The Republicans did not begin to make their bid to take over the G.O.P. brand until the 1870s. The expression “gallant old party,” which was used to refer to the Republicans as early as 1873, stresses the role the party played in prosecuting the Civil War, and implies that the Democrats were something other than heroic. But Republicans used “grand old party” even earlier. In June, 1870 the Estherville Iowa Northern Vindicator declared, “the grand old party goes right along overcoming obstacles and winning victories, entirely oblivions that any such concern as a Democratic party has an existence.” Two months later the Freeport Illinois Journal used the term in a report on party struggles in the state: “Republicans cannot afford to be fighting one another. We ought to reserve our Strength for the common cause in which we are engaged, and rally like a band of-brothers around the grand old party of liberty that we all love.” Republic Magazine in 1873 referred to the Republicans in separate articles as “the grand old party,” “the grand old party of freedom,” and “the grand old party of human rights.”
The abbreviation G.O.P. arose as a matter of convenience. In 1931, T.B. Dowden took credit for the invention when he was a young typesetter for the Cincinnati Gazette in 1884. He was setting a front-page story that ended with the words “Grand Old Party” but he did not have enough room, so the final copy read, “The Hon. James G. Blaine will address the meeting on the ‘Achievements of the Gop.’”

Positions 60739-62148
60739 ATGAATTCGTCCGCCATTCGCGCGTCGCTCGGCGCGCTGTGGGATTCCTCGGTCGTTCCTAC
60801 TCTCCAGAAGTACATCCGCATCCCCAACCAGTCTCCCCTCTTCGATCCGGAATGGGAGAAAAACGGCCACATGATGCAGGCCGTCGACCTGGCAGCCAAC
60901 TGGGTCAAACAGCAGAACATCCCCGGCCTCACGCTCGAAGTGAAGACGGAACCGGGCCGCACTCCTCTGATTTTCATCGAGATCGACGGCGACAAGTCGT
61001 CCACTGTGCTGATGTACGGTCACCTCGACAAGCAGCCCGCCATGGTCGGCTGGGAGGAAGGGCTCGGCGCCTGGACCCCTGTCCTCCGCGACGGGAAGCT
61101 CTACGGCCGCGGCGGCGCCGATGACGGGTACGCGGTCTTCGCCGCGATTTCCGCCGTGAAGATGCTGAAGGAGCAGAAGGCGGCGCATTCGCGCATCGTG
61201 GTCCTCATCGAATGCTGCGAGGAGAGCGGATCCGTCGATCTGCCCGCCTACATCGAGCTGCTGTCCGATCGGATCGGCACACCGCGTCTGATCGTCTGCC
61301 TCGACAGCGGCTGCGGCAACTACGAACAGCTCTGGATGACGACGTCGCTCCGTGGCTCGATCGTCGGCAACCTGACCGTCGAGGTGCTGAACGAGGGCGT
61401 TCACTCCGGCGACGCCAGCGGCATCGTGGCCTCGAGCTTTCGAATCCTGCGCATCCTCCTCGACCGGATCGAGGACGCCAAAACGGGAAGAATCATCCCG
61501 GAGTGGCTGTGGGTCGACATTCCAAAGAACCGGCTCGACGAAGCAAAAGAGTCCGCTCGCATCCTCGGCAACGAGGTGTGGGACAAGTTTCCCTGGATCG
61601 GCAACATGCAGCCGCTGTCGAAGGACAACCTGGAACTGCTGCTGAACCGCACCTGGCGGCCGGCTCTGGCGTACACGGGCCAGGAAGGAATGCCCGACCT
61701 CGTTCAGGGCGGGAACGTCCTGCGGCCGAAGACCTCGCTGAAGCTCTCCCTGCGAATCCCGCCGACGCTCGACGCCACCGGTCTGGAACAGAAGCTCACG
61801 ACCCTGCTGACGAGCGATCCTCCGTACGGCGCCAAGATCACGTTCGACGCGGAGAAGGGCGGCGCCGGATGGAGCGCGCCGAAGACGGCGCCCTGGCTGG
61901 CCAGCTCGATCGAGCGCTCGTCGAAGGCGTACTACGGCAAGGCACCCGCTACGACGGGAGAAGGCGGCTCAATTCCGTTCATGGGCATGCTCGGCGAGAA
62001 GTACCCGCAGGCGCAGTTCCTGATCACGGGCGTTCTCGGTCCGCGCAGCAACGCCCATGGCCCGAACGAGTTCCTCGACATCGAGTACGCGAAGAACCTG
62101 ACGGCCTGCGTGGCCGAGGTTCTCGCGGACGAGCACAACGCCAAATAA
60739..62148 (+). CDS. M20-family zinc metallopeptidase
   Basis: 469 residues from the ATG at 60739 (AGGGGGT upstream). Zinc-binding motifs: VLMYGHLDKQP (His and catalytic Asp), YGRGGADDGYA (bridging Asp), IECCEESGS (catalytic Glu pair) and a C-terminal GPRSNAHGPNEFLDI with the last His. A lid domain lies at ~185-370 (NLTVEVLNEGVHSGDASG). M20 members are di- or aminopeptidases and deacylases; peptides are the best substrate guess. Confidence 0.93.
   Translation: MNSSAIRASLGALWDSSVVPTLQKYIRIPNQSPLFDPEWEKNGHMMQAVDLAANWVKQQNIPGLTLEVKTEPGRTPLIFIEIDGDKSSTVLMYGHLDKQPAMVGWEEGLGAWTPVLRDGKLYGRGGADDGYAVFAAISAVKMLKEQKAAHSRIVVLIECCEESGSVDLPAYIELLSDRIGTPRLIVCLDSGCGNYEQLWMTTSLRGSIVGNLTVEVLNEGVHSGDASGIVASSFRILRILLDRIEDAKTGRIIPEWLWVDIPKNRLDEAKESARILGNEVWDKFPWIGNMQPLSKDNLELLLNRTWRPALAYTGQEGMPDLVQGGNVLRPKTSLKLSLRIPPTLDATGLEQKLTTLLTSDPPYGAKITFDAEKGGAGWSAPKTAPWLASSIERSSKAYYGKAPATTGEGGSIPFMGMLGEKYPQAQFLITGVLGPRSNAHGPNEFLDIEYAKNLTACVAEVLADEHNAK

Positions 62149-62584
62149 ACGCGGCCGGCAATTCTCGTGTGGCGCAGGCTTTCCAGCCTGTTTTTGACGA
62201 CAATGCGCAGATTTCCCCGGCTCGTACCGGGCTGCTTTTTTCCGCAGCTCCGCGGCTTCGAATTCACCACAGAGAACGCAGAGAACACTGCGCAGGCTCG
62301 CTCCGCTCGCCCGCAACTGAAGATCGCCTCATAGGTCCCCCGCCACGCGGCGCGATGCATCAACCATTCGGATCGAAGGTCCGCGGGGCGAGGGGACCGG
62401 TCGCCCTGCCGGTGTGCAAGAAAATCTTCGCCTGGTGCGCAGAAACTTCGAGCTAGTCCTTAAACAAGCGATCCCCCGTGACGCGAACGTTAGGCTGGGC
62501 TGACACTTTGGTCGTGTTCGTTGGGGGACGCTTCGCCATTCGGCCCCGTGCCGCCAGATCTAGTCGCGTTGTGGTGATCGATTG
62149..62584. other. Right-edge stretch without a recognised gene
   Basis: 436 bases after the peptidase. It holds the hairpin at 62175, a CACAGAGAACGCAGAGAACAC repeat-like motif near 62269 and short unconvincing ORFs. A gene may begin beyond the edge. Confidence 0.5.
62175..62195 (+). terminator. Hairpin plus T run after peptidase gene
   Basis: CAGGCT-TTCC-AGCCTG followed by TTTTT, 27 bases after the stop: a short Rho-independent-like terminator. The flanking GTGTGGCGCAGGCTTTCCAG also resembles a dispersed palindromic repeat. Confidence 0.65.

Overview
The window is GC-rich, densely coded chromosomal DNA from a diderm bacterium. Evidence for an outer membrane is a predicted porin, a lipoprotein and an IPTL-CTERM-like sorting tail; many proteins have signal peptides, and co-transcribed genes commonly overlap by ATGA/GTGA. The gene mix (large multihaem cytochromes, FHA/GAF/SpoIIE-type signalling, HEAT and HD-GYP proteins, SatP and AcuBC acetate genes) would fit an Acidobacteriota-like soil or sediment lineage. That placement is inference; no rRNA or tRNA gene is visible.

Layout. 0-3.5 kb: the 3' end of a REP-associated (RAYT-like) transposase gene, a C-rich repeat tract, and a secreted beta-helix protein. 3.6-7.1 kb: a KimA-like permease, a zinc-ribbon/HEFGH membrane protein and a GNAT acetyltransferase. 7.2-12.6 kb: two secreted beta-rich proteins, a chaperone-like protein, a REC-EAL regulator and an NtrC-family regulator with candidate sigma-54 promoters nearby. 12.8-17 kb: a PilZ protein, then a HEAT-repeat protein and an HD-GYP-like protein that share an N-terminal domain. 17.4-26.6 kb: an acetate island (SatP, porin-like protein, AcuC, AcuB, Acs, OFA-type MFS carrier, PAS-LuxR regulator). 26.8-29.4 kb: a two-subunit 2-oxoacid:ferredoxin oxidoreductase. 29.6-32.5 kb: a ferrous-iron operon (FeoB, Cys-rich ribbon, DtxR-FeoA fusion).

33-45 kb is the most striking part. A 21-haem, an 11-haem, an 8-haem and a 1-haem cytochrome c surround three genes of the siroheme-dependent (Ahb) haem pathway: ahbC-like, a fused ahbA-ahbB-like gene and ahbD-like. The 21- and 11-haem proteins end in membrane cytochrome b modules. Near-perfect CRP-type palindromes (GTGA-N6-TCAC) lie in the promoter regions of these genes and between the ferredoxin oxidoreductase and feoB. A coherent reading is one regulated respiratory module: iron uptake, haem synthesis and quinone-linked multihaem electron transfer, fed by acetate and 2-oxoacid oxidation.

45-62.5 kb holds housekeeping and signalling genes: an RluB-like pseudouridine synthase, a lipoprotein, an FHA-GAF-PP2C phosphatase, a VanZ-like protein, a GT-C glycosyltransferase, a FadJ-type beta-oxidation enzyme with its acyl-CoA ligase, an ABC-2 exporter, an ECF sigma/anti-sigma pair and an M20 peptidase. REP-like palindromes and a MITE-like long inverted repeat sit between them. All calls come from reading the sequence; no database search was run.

But G.O.P. had come on the scene at least a few years earlier, referring to the Democrats. In 1882 the Memphis Avalanche reported on appeals by southern Democratic stump speakers to “stand by the grand old party,” and the paper reduced the expression to “g.o.p.” likewise to save type-space. Tennessee’s Republican Governor Alvin Hawkins, then running for reelection, tried to appropriate the abbreviation for his campaign, but the Avalanche advised that the Republicans should instead be the party of “g,m.i.—great moral ideas.” In the same year the American magazine noted that some Republicans “decline to rally to cries about the ‘Grand Old Party!’ because they know that the ‘G.O.P.’ cry is copyright with the Democrats, and that ‘P.M.P.,’ the ‘Party of Moral Principle,’ is the only genuine Republican brand.”
As the 19th Century waned the Democrats gradually gave up on their Grand Old Party trademark and in the 20th Century G.O.P. became solidly identified with the Republicans. Somehow P.M.P. and G.M.I. never quite caught on, and good thing too since those acronyms would have given modern-day detractors openings to slam the Republicans as “pimps” and “gimmies.”